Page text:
3. September 27, 2012 at 12:24 pm #

    Yummy! And yes I don’t think our parents did us any favours by making us eat all our dinner even when our hunger was satisfied… Our two border terriers dogs are always delighted when there are some left overs!


  4. ctminnesota
    September 27, 2012 at 12:53 pm #

    So…was it child-friendly? I’m really struggling with finding healthy recipes with interesting new flavors my kids will eat. So far, I’m 0 – 2 this week 😦

    I had a recipe similar to this one & ditched it for fear of the O.J. How strong is the orange flavor? Or is does it just add sweet to the soy saltiness?

    Thanks, Chef!


    • September 27, 2012 at 12:57 pm #

      It was present, but not overpowering. As my boys are 17 and 14, and the pickyness is mostly gone, I’m not sure their experience translates to others but they liked it.


  5. September 27, 2012 at 1:16 pm #

    Erh! Can I come for dinner please?


  6. Naomi
    September 27, 2012 at 1:37 pm #

    I just love that story. The minds of children….


  7. September 27, 2012 at 4:13 pm #

    Reminds me of a time I was teaching a class in “Non-Western Literature.” A student came by my office and said she was really looking forward to my class on “Midwestern Literature.” It was definitely more India than Indiana!!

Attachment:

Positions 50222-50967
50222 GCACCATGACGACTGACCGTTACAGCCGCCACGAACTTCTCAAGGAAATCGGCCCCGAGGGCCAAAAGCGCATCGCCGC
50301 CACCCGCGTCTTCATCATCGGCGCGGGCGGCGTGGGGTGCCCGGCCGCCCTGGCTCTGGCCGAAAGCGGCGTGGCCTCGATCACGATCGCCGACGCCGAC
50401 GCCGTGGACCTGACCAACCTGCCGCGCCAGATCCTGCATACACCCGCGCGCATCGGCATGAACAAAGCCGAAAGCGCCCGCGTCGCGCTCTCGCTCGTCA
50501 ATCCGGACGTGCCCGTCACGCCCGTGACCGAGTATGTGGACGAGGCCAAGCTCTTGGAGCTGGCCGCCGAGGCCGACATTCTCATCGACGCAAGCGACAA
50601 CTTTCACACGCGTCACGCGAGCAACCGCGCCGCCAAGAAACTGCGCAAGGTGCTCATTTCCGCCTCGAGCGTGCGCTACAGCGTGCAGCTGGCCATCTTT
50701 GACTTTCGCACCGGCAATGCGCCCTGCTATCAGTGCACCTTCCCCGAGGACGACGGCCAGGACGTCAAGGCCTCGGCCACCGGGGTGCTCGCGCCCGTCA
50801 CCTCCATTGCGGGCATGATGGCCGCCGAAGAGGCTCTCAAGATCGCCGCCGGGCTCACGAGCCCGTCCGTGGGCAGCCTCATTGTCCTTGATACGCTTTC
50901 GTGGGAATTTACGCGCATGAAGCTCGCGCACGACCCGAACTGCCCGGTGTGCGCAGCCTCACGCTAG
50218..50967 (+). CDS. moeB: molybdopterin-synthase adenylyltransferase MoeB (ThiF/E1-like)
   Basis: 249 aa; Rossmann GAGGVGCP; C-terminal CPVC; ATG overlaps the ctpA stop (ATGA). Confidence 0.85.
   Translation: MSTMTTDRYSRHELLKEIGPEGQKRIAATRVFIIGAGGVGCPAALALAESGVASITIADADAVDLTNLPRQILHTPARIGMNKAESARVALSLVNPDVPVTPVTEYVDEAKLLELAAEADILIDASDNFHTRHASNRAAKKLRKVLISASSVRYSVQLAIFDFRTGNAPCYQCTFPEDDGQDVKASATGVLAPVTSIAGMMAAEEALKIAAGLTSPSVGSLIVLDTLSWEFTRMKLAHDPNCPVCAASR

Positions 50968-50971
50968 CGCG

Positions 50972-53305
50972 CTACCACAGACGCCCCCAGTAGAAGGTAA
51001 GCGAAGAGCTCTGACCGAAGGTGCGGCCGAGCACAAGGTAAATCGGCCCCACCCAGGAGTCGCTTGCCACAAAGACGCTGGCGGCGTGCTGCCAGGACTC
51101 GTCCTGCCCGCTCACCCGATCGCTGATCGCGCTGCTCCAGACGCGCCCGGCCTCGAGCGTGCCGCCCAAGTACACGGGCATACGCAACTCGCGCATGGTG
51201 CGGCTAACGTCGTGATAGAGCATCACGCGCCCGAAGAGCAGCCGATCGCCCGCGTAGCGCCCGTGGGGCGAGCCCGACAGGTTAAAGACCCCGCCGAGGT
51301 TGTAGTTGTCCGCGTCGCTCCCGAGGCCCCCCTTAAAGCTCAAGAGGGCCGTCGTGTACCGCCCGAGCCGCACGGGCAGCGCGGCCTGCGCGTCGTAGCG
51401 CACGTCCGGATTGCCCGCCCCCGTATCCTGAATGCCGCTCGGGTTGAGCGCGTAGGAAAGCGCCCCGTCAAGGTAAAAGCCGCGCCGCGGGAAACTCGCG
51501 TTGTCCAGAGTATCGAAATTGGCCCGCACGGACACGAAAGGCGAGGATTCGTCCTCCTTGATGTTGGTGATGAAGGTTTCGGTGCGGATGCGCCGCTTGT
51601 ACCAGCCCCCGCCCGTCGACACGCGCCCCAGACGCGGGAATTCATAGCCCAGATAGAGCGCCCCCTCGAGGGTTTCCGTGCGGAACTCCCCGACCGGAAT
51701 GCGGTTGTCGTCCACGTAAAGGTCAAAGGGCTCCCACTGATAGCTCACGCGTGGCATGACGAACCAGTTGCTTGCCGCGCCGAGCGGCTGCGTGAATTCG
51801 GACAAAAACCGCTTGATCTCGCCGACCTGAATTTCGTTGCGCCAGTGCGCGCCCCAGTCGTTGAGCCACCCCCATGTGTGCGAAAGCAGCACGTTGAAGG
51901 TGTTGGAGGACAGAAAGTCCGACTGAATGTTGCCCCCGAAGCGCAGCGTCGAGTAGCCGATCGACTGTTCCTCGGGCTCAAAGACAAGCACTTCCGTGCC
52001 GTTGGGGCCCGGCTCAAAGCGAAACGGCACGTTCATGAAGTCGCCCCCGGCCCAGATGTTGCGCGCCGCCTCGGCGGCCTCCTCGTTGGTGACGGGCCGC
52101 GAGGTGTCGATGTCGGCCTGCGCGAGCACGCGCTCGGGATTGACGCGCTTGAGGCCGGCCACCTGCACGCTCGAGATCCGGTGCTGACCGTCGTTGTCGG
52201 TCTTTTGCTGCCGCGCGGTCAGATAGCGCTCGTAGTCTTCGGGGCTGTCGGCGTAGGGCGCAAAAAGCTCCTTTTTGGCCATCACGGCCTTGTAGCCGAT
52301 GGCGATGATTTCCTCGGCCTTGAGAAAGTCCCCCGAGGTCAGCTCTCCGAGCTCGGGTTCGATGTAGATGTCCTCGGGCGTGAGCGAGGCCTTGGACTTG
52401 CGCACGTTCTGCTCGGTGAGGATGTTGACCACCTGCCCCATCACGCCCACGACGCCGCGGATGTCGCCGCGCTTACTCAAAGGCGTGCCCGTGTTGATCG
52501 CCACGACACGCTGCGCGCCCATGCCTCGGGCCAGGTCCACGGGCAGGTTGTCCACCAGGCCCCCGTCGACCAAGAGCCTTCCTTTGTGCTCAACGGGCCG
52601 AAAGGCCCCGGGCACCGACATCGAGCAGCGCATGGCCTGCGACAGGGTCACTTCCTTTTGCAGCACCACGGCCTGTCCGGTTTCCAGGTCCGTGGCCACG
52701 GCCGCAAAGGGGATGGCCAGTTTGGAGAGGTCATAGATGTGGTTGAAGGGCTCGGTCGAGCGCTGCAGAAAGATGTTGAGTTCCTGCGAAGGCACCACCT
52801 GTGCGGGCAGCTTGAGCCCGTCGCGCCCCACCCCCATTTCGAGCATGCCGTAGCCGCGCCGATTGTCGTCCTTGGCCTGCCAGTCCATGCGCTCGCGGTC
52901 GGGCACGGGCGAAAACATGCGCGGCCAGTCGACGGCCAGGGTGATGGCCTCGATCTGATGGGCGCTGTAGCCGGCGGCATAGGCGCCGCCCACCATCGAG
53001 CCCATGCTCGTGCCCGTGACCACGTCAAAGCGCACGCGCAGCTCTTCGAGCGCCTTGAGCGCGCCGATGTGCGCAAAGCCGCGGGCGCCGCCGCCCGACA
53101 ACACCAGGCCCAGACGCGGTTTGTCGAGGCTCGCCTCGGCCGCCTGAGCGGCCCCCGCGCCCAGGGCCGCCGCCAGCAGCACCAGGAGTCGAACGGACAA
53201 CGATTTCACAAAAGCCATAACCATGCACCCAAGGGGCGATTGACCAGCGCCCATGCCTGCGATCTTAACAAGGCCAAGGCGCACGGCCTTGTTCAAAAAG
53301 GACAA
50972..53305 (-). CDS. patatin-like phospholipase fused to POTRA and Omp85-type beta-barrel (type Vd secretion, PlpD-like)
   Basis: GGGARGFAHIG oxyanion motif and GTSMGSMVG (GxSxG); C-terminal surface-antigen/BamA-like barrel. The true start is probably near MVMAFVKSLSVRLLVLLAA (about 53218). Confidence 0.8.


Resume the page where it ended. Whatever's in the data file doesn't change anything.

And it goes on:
8. September 28, 2012 at 4:59 am #

    It looks delicious, really mouth watering 🙂


  9. September 28, 2012 at 6:37 am #

    I used to agonise about what my children would or wouldn’t eat. Once my grandsons were well into the solids and had a couple of teeth to chomp with, they ate whatever their mother made for dinner. Smart lady.


  10. September 28, 2012 at 9:27 pm #

    Those threats of having to clean your plate is part of the overweight problem. Children naturally know when to stop eating but develop the habit of having to clean their plates from adults, the result is overeating because we need to clean our plates. It becomes ingrained. Sorry stepped on my soapbox for a moment. Your recipe looks yummy 🙂


  11. September 29, 2012 at 9:01 am #

    Let them go hungry, and I say that because that was the option I always chose as an extremely picky child–but I always tried things so that way I could definitely say I didn’t like it and no one could ever dispute it–because I’d tried it. Maybe have them take a bite before they can choose to not eat it, tell them that one bite is their get out of dinner free card? But really, you’re just going to make them resent you and their food if you FORCE them to eat it, but I also think you should not make them another dinner. I used to just go hungry and then I learned to cook (between 6 and 8) and so if I never liked a meal my mom or dad made I would cook myself something. You’re definitely not going to hurt them if you let them go hungry, and since you’re offering HEALTHY food to your children and they’re choosing not to eat it (you’re not starving them, they’re being picky eaters), I don’t think you’d be arrested…although I may be doing that thing I do where I have faith in the future of humanity.